2 July 2020

The Art of Memoir by Mary Karr


I had heard many different authors reference Mary Karr's work (David Foster Wallace, Lena Dunham, Stephen King, Chuck Klosterman) and they all made me so excited to read one of the great modern memoirists. A few Christmases ago I got The Liar's Club (reviewed in full here) and I couldn't believe how talented she is. I've been really into reading author's work on the craft of writing and after finishing Stephen King's go at it I knew I had to read Karr's.

King mentioned in the first few pages of his book On Writing (reviewed in full here) how he wished he had half the recall Karr seems to possess, and when reading The Liar's Club I was amazed by how detailed her memories were. I've always really loved memoir and I love trying to figure out what is autobiographical in an author's fiction. I've spent most of my life shying away from biography, especially when there's an opportunity to hear it from the subject's own voice.

The Art of Memoir is Karr's how-to guide on writing memoir. She teaches classes every year on it at Syracuse University where she is a professor. She covers everything from how to write tactile information to how to approach the truth. Her book opens up with something she overheard mentor Don DeLillo say: "a fiction writer starts with meaning and then manufactures events to represent it; a memoirist starts with events, then derives meaning from them." Her book is grounded in this philosophy.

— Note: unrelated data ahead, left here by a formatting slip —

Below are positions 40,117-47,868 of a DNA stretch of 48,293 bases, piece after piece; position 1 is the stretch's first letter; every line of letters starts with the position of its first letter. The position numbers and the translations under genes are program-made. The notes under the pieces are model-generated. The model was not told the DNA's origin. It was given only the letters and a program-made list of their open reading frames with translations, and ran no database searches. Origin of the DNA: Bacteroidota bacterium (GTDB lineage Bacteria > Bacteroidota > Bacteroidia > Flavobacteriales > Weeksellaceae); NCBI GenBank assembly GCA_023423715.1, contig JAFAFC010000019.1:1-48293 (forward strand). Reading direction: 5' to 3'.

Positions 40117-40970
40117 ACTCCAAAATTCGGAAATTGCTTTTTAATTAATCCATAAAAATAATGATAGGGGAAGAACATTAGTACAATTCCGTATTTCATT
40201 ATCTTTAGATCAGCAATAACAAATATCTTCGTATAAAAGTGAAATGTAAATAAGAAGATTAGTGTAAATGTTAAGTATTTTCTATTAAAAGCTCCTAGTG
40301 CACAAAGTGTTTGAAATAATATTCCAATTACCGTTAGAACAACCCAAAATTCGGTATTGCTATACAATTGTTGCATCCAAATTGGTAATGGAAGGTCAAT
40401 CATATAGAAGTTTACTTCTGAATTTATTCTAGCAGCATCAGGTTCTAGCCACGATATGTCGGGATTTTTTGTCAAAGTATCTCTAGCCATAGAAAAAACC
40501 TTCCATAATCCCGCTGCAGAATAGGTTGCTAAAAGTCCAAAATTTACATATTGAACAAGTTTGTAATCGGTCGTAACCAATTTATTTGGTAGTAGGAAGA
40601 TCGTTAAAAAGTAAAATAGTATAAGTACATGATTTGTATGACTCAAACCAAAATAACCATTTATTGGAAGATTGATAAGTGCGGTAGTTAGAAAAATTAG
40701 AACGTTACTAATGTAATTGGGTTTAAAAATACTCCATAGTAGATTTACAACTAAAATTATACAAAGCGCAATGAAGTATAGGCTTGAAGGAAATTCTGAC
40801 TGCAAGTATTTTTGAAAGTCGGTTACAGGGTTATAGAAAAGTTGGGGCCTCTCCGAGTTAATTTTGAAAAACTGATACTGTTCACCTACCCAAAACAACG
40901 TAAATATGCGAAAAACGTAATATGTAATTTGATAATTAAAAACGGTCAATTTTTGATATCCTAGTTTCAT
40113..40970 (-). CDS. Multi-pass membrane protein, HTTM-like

Hearing each other's stories actually raises our levels of the feel-good hormone oxytocin, which is what nursing mothers secrete when they breastfeed - what partly helps them bond with their young. It helps to join us together in some tribal way."

One of the major topics Karr covers is the importance of voice. She says all the great memoirists she's met sound on the page exactly as they do in person. I think it's obvious that voice is one of the most important aspects of memoirs, but I also think it's something amateurs often forgot. Even when Meg and I started this blog the goal was to write about why we liked/disliked a book and what made us pick it up... we didn't want to write stuff we would have submitted when we were 18 in ENG1000.

Karr has an incredibly distinctive voice. She is from a small, rural hick-town (her words) and her word choice often reflects it (she talks a lot about butt-whipping). This was something that was definitely echoed in King's book - pick words you actually use yourself. If I had to describe Karr's approach to writing and how she expresses her voice, I'd say it's through humour:

Bleak humour right at the edge of being wrong has kept me alive, so it's wound up in my work. Asked by my sister why I was sexually assaulted as a child but she wasn't, I quipped, 'Maybe you're not cute enough' - which takes one of the darkest events in my life and tries to turn it into a putdown for somebody else. Talk about grim. To chirp my story as some bouncy cheerleader would be to lie. That grimness has to make it in."
Mary Karr and her sister Leica who passed away in June 2020
She also spends a lot of time talking about telling the truth. Every year Karr fakes an altercation with another professor in front of the classroom and then asks her students to write about it. She says it's amazing to see how different everyone's perspective is. Some students think she started it, the other half think the other prof did.